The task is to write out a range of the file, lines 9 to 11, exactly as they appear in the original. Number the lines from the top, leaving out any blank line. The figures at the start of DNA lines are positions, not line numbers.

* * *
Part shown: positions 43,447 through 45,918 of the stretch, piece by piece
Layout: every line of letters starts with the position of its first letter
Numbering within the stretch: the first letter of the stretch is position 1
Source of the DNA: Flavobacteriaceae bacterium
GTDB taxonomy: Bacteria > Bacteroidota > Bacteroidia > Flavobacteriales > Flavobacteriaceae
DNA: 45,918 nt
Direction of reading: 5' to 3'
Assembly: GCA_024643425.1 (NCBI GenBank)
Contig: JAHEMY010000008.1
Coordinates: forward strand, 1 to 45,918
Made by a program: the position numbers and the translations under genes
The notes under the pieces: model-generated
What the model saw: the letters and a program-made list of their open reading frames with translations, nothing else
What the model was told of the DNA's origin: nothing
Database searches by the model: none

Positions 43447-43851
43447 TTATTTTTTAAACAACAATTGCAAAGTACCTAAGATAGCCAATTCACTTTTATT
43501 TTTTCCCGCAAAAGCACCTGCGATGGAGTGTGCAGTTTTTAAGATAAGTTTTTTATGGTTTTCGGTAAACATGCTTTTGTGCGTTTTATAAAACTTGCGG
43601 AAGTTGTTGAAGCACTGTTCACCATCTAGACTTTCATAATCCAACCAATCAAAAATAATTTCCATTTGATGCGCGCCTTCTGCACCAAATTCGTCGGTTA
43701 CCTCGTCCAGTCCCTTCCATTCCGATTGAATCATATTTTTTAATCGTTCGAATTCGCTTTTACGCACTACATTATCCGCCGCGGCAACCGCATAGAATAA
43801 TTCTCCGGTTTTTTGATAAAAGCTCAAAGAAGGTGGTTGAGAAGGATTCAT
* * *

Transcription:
Contig: JAHEMY010000008.1
Coordinates: forward strand, 1 to 45,918
Made by a program: the position numbers and the translations under genes